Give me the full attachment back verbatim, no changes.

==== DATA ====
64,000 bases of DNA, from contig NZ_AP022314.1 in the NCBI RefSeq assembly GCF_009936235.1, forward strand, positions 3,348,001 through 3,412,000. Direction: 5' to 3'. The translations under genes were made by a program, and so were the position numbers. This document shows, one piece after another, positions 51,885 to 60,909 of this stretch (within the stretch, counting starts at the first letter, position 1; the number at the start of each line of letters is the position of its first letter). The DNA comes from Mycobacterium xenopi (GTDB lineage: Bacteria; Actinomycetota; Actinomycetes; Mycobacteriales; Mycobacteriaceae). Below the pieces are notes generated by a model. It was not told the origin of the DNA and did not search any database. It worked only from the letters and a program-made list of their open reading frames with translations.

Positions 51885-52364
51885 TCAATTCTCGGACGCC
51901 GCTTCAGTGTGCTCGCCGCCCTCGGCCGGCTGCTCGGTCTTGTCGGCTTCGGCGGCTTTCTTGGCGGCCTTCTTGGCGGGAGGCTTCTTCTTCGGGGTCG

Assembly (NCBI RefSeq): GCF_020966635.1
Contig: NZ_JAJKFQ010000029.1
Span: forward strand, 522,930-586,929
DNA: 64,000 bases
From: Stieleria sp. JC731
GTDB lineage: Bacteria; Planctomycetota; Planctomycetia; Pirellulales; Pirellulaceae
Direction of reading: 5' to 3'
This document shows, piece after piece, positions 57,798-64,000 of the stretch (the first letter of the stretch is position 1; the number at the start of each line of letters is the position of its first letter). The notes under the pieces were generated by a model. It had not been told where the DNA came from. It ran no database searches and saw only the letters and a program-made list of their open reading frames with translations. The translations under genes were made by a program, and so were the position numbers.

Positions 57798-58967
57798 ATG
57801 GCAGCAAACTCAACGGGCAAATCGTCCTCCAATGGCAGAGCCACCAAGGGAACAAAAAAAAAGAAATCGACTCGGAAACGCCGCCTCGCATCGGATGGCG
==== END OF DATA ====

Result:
64,000 bases of DNA, from contig NZ_AP022314.1 in the NCBI RefSeq assembly GCF_009936235.1, forward strand, positions 3,348,001 through 3,412,000. Direction: 5' to 3'. The translations under genes were made by a program, and so were the position numbers. This document shows, one piece after another, positions 51,885 to 60,909 of this stretch (within the stretch, counting starts at the first letter, position 1; the number at the start of each line of letters is the position of its first letter). The DNA comes from Mycobacterium xenopi (GTDB lineage: Bacteria; Actinomycetota; Actinomycetes; Mycobacteriales; Mycobacteriaceae). Below the pieces are notes generated by a model. It was not told the origin of the DNA and did not search any database. It worked only from the letters and a program-made list of their open reading frames with translations.

Positions 51885-52364
51885 TCAATTCTCGGACGCC
51901 GCTTCAGTGTGCTCGCCGCCCTCGGCCGGCTGCTCGGTCTTGTCGGCTTCGGCGGCTTTCTTGGCGGCCTTCTTGGCGGGAGGCTTCTTCTTCGGGGTCG

Assembly (NCBI RefSeq): GCF_020966635.1
Contig: NZ_JAJKFQ010000029.1
Span: forward strand, 522,930-586,929
DNA: 64,000 bases
From: Stieleria sp. JC731
GTDB lineage: Bacteria; Planctomycetota; Planctomycetia; Pirellulales; Pirellulaceae
Direction of reading: 5' to 3'
This document shows, piece after piece, positions 57,798-64,000 of the stretch (the first letter of the stretch is position 1; the number at the start of each line of letters is the position of its first letter). The notes under the pieces were generated by a model. It had not been told where the DNA came from. It ran no database searches and saw only the letters and a program-made list of their open reading frames with translations. The translations under genes were made by a program, and so were the position numbers.

Positions 57798-58967
57798 ATG
57801 GCAGCAAACTCAACGGGCAAATCGTCCTCCAATGGCAGAGCCACCAAGGGAACAAAAAAAAAGAAATCGACTCGGAAACGCCGCCTCGCATCGGATGGCG